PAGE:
Y
                                                                                X
                                                                                        Functional Groups
                            Y
X                                                                                   X
                                                Y
                            Y
                                            Y
    X                           Y       Y                                           X

                                                                                X
    X

                                                                            X

        X                                                           X
            X                                                   X

                X                                       X
                                                X
                        X   X           X
                                     Interaction Energy
Vt = Vr + Va                    Where
                                Vr = Potential energy of electrostatic
                                interactions (may include contribution from
                                steric interactions
                                Va = Potential energy of van der Waals
                                interactions
Vr Double layer term (DLVO theory) surface
charge & environment (electrolyte & solvent);
thickness and density of adsorbed layer and
interaction with solvent
Va Material nature (dispersion frequency, static
polarizability, density)- Hamaker constants*
*An estimate of the Hamaker constant may be determined from AFM
measurements: Argento, C.; French, R. H. Journal of Applied Physics
1996, 80, 6081-6090.
                            DLVO Theory


Repulsion




Vr + Va
     0


Attraction




          0   Separation Distance (nm) 200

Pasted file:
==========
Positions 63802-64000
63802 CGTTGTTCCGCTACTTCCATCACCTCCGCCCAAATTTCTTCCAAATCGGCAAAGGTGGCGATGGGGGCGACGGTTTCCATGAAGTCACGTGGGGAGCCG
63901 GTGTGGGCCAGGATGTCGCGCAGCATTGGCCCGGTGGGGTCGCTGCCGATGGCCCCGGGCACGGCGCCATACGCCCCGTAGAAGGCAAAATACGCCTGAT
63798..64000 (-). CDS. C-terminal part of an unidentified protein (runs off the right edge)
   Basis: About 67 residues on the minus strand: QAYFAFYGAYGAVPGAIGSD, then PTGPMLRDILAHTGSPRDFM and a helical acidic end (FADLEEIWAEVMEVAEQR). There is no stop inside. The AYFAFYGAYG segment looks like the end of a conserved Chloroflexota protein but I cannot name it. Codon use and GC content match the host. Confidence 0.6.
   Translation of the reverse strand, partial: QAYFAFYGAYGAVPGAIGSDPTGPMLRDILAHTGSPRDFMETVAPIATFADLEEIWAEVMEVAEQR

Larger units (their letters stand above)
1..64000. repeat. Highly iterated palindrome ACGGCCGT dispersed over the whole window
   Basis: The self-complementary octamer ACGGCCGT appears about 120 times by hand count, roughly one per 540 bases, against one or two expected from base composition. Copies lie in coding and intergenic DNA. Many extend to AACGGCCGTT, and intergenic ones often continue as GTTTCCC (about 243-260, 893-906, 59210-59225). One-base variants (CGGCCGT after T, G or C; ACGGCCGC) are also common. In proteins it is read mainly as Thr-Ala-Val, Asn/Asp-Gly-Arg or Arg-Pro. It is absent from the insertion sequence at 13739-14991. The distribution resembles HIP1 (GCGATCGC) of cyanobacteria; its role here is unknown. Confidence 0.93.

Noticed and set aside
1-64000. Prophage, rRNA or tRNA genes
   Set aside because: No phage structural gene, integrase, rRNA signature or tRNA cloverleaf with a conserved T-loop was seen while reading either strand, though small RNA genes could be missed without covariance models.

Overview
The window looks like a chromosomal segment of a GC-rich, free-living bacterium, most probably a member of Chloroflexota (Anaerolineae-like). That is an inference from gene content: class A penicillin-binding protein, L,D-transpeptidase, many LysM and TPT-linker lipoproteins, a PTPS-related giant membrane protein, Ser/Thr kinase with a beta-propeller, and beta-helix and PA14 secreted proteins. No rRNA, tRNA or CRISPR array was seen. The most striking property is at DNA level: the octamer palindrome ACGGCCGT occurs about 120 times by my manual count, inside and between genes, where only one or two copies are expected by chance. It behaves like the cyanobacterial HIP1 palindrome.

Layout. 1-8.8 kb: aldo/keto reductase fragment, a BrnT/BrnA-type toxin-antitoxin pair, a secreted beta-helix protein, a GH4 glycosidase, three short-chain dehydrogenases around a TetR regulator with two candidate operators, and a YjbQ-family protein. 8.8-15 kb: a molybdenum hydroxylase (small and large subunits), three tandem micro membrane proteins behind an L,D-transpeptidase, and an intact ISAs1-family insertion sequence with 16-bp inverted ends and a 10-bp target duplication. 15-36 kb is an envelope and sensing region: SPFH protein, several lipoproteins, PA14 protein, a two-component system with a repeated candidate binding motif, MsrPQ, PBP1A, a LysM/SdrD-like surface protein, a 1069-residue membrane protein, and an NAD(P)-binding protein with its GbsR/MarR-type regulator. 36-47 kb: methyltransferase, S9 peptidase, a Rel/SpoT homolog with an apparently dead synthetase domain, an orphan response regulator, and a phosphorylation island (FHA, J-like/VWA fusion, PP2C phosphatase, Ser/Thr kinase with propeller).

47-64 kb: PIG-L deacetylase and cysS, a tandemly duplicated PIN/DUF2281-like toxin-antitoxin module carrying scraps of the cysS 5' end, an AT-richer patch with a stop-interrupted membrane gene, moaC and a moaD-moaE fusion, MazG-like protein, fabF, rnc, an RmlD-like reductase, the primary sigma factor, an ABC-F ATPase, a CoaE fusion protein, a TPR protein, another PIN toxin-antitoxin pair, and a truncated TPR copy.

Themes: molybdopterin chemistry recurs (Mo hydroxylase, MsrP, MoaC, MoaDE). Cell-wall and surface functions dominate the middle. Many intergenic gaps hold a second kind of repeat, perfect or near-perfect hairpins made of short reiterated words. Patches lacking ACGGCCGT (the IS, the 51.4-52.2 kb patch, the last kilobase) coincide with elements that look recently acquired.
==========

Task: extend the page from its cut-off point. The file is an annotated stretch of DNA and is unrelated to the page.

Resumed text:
Nanoparticle Films
            Ligand Directed Assembly

                           nanoparticle
substrate   +
            Bifunctional
               ligand


            +
         Ligand Directed Assembly
                                     • Monolayer formed by
                                     adsorption of Au particles on 3-
                                     mercaptopropyltrimethoxysilane
                                     derivatized SiO2 surface


                                     • Multilayers constructed by
                                     immersion in a 5mM solution of
                                     2-mercaptoethanol for 10 min.
                                     followed by immersion in Au
                                     particle solution for 40 – 60
                                     min.
Tapping mode AFM (1mm x 1mm) of HSCH2CH2OH linked Au colloid
multilayers: (A) monolayer; (B) 3 Au treatments; (C) 5 Au treatments;
(D) 7 Au treatments; (E) 11 Au treatments.
           Natan, M. J.; et. al. Chem. Mater. 2000, 12, 2869-2881
                    Electrostatic Assembly
                          -- - + - --
                        +              +
                                   + -
                       -- -- --
                         - --
•   Polycationic polymer
•   Very stable in most solvents
•   Control inter-layer spacing
•   Conductive, semiconductive, or insulating

      Shipway, A.N.; Katz, E.; Willner, I. CHEMPHYSCHM. 2000, 1, 18-52.
                Convective Self Assembly
• Definition: Particles are allowed to freely
  diffuse. As the solvent evaporates, particles
  crystallize in a hexagonally close-packed array.